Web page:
Monday, I have a meeting in Edmonton, so I should take a look at my car.  It has a few minor issues.  Jean and Chris are in Banff and going skiing tomorrow.  I have not yet decided if I will join them.  It looks like the last chance this year.

Re: Small Cells Debunked by World Renowned Bee Researcher

There are more reasons for many of us not to use 5.4mm cells than just varroa, and that point gets trampled in the battle over cell size's effectiveness -- or not -- for varroa and what size is "perfect".

While 5.35, 5.4 and larger cells my be just fine for extracting or may actually even be a little small for some of the larger bees that apparently can be found some places in Europe, combs with a smaller number of cells in a given area -- higher density -- may have a number of positive effects, some of which are fairly obvious and some of which may not be.

Where foundation is indicated, and for the European bees I encounter, I tend to favour the 5.1 or 5.2mm that Root originally concluded was an average of what he saw around him in natural comb at the time. The closest as I have come in practice to employing that size, however, is the 5.25 Pierco standard frame (All Pierco cells are not the same -- the mediums depth are apparently larger! Of course mediums are intended normally for honey). I did try some 4.9 that Dee gave me a little, but not with much enthusiasm. I have seen her bees do well on 4.9, but I do not think the bees we have around here are closely related to what she has.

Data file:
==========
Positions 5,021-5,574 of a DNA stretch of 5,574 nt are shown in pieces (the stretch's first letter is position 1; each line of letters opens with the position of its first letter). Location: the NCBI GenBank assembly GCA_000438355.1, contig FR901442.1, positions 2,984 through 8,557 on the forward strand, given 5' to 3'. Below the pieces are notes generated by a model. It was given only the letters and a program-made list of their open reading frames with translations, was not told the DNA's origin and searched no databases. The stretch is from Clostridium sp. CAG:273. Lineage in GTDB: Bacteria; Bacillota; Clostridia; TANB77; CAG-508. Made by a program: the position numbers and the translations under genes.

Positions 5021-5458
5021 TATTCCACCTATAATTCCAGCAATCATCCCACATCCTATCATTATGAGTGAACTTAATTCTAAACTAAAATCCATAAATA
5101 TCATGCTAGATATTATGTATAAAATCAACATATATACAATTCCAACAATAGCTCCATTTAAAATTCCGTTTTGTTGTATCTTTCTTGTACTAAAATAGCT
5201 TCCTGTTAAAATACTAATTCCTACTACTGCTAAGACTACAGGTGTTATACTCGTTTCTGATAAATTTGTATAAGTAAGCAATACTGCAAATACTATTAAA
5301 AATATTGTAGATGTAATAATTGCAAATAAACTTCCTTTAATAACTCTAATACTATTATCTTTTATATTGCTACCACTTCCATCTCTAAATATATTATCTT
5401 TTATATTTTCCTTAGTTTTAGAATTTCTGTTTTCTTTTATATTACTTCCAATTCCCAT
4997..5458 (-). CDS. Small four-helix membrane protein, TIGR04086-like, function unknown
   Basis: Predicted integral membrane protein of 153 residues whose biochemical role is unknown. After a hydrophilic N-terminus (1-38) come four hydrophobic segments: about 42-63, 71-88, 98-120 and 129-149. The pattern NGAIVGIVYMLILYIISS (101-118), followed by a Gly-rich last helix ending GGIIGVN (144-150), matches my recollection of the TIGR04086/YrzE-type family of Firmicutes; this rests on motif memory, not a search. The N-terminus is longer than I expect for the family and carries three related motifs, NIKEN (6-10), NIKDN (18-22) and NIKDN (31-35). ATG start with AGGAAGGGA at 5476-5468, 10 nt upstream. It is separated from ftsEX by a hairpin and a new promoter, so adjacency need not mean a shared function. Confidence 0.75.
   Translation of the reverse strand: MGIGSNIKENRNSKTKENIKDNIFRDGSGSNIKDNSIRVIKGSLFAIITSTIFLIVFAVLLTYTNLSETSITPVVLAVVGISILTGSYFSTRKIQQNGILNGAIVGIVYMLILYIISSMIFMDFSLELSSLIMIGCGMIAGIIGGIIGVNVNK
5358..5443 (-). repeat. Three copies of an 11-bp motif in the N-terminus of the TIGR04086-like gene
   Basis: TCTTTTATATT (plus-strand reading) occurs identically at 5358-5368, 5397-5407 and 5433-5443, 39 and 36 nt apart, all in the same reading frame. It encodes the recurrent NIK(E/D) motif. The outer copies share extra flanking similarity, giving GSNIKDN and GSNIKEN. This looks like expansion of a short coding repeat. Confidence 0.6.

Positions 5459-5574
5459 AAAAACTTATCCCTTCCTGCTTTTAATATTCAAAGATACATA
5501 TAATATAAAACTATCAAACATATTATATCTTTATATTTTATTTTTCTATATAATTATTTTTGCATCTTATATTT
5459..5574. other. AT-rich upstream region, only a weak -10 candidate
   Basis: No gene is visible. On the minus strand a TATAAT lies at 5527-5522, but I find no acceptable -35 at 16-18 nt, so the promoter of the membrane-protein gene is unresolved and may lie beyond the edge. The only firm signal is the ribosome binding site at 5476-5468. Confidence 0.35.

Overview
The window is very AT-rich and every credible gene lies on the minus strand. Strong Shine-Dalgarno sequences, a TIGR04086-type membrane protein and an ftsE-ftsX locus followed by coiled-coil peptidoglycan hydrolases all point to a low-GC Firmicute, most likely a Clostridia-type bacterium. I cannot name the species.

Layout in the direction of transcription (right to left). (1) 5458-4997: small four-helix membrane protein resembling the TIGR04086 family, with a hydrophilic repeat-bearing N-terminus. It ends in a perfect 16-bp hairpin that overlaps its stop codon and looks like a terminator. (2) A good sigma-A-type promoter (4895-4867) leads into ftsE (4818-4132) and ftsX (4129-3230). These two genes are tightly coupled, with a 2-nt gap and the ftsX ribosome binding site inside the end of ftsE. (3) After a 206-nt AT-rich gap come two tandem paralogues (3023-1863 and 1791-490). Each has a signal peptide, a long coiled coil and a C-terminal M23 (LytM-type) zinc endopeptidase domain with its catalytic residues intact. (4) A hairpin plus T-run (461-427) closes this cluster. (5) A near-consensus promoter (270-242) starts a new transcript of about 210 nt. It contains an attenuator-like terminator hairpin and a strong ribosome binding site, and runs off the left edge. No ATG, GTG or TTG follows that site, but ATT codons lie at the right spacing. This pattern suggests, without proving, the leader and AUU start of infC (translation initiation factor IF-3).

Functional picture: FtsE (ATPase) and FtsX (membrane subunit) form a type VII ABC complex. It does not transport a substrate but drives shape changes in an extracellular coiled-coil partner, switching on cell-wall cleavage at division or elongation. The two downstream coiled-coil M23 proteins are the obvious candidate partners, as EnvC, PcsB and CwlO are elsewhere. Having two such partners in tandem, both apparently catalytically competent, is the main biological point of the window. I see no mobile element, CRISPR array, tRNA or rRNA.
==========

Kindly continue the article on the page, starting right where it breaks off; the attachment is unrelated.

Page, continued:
In our tests of various foundations and drawn comb for package bees, we noticed that the Pierco 5.25 cells did appreciably better than the standard 5.4 plastic foundations we used in comparison. Our test was only run once and needs to be replicated, but we were satisfied that it was useful.

It would be interesting to do comparisons over a year between similar packages hived on a range of foundation sizes, with each set of colonies having a different size cell, and one set having no foundation.

I could see a total of 25 hives used initially, with the sizes being 5.4, 5.25, whatever can be found in this range, 4.9, and nothing. Five hives could be used in each treatment and all the usual beekeeping parameters measured, including behaviour, swarming, production, temper, disease, etc. Double that number of hives would be better.

So, I'm thinking the subject line here may be a bit premature and has turned out to be provocative. Nothing was debunked as far as I can see. What did occur, though, was that one more researcher was unable to confirm an effect claimed for smaller cells by some, under the conditions of the experiment. After all proving a negative is difficult.

Lets get past the fighting over this person's pet idea and that person's pet idea and find out what the bees' ideas are.

April 24th Inspection

I went out and worked on the bees today and finished all except twelve.  It was a marginal day for inspection.  The temperature was OK, but there was a nasty SE wind. Around two, I was tired and went into the house for a break but decided on a nap and did not get back out to finish.  When I woke up, it was raining.  We were expecting company later in the day.

I've been tired lately.  Is this a remnant of the flu, a byproduct of the Aldara treatment, or just old age?  Given a choice I'd take number one with hope that it will pass.